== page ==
Callback functions

One of the oldest and most common ways of dealing with asynchronous code in JS is to use callback functions. It's a JS concept to say a function: "wait to run in the future, not now".

A callback function is a function passed into another function as an argument, which is then invoked inside the outer function to complete some kind of routine or action. -MDN

There are many ways to implement this, for example when we need to get some external data and wait for the server to respond then do another thing. This is where AJAX comes into play, and jQuery makes it easy by using its library's $.ajax() method.

But the problem with callbacks starts when we need to nest them to execute different processes - which is called callback hell - making our code very difficult to read and maintain.

Promise in JS

ES2015 introduced Promise, a modern alternative to avoid callback hells.

"The Promise object represents the eventual completion (or failure) of an asynchronous operation and its resulting value." -MDN

In a nutshell, a promise acts as a proxy for an unknown value that will eventually become available at some point, ending up as a resolved state if everything goes well, or a rejected state if something goes wrong.

Using a Promise we call .then() to be executed if the result is resolved, or .catch() if it is rejected. In addition we can also chain Promises, making one Promise return another Promise. Have a look at the example below:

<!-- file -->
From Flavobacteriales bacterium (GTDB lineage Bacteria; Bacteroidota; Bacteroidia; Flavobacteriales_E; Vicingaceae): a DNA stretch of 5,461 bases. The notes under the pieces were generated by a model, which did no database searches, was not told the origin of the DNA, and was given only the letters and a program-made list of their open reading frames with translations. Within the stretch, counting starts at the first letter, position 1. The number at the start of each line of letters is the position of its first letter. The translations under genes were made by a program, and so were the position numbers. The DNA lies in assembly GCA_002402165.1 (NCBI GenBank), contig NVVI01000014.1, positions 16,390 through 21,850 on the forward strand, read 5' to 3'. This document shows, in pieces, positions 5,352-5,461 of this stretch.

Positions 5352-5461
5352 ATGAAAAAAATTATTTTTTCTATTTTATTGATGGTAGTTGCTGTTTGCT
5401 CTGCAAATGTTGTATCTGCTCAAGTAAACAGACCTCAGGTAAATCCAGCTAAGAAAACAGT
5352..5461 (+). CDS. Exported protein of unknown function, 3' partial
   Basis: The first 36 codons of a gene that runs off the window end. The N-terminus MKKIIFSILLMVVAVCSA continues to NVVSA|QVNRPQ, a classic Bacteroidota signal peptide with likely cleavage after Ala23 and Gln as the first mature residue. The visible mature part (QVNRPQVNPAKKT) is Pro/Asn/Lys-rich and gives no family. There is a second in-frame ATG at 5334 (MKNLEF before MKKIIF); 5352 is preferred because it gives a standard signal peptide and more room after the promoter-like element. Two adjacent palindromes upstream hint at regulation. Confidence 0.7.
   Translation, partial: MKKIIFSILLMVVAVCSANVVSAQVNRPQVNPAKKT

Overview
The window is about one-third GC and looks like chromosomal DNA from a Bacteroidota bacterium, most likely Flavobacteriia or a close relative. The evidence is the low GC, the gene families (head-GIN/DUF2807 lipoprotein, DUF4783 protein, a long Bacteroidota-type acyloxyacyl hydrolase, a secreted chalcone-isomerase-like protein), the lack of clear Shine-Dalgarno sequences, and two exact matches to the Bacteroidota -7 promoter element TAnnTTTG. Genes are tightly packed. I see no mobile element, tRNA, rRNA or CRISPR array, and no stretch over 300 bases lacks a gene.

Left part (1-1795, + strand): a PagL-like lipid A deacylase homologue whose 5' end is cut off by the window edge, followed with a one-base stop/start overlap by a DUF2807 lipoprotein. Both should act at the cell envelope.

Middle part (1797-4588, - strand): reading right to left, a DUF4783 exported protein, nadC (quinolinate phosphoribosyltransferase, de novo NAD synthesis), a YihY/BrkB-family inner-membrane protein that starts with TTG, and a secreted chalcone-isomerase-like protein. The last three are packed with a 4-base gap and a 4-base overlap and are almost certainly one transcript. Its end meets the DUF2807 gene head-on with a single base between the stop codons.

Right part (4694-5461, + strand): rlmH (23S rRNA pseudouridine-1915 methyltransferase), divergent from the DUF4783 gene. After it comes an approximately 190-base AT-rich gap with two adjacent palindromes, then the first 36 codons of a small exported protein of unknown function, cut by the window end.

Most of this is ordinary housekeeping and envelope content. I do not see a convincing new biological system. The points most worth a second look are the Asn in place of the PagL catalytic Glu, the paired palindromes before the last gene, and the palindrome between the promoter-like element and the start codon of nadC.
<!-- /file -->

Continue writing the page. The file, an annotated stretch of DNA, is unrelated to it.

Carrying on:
let myPromise = new Promise(function(myResolve, myReject) {
  // "Producing Code" (May take some time)

  myResolve(); // when successful
  myReject(); // when error
});

// "Consuming Code" (Must wait for a fulfilled Promise)
myPromise.then(
  function(value) {
    /* code if successful */
  },
  function(error) {
    /* code if some error */
  }
);

The example above is from W3Schools.

What’s Fetch API in JavaScript and how to use it?

Before any explanation about Fetch API, I want to show you its syntax:

fetch('/https://api.github.com/users/diogorodrigues');

The code above will simply make an HTTP request to the GitHub API domain to get some JSON data. What a wonderful and concise code, isn't it!

Also introduced in ES2015, the Fetch API emerged as a modern successor to XMLHttpRequest and the fetch() method takes a path to a resource as input and returns a Promise, making it possible to execute a function if resolved or rejected.

fetch('https://api.github.com/users/diogorodrigues')
  .then(response => response.json())